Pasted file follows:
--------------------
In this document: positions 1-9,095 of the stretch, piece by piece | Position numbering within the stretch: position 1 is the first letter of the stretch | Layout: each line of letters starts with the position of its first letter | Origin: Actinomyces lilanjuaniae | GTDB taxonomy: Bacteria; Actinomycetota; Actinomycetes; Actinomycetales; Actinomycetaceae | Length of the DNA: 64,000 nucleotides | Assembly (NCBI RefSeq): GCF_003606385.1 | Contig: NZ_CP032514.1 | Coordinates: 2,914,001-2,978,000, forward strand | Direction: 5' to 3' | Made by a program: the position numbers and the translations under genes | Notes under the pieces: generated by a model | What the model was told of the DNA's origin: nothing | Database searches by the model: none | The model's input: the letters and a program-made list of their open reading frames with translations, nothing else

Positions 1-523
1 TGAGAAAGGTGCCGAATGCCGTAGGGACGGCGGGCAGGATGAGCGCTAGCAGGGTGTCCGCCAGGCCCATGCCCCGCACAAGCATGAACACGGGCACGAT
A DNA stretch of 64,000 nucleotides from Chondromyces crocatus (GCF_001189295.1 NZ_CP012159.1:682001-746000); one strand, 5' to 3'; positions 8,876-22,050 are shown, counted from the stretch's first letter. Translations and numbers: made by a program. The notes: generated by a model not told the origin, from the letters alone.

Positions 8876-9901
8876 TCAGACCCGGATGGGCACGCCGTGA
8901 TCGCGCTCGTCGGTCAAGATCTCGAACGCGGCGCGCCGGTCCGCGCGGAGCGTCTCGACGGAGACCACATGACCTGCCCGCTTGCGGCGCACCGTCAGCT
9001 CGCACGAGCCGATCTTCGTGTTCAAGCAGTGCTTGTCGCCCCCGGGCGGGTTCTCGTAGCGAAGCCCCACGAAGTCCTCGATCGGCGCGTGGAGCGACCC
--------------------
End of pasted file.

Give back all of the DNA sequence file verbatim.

In this document: positions 1-9,095 of the stretch, piece by piece | Position numbering within the stretch: position 1 is the first letter of the stretch | Layout: each line of letters starts with the position of its first letter | Origin: Actinomyces lilanjuaniae | GTDB taxonomy: Bacteria; Actinomycetota; Actinomycetes; Actinomycetales; Actinomycetaceae | Length of the DNA: 64,000 nucleotides | Assembly (NCBI RefSeq): GCF_003606385.1 | Contig: NZ_CP032514.1 | Coordinates: 2,914,001-2,978,000, forward strand | Direction: 5' to 3' | Made by a program: the position numbers and the translations under genes | Notes under the pieces: generated by a model | What the model was told of the DNA's origin: nothing | Database searches by the model: none | The model's input: the letters and a program-made list of their open reading frames with translations, nothing else

Positions 1-523
1 TGAGAAAGGTGCCGAATGCCGTAGGGACGGCGGGCAGGATGAGCGCTAGCAGGGTGTCCGCCAGGCCCATGCCCCGCACAAGCATGAACACGGGCACGAT
A DNA stretch of 64,000 nucleotides from Chondromyces crocatus (GCF_001189295.1 NZ_CP012159.1:682001-746000); one strand, 5' to 3'; positions 8,876-22,050 are shown, counted from the stretch's first letter. Translations and numbers: made by a program. The notes: generated by a model not told the origin, from the letters alone.

Positions 8876-9901
8876 TCAGACCCGGATGGGCACGCCGTGA
8901 TCGCGCTCGTCGGTCAAGATCTCGAACGCGGCGCGCCGGTCCGCGCGGAGCGTCTCGACGGAGACCACATGACCTGCCCGCTTGCGGCGCACCGTCAGCT
9001 CGCACGAGCCGATCTTCGTGTTCAAGCAGTGCTTGTCGCCCCCGGGCGGGTTCTCGTAGCGAAGCCCCACGAAGTCCTCGATCGGCGCGTGGAGCGACCC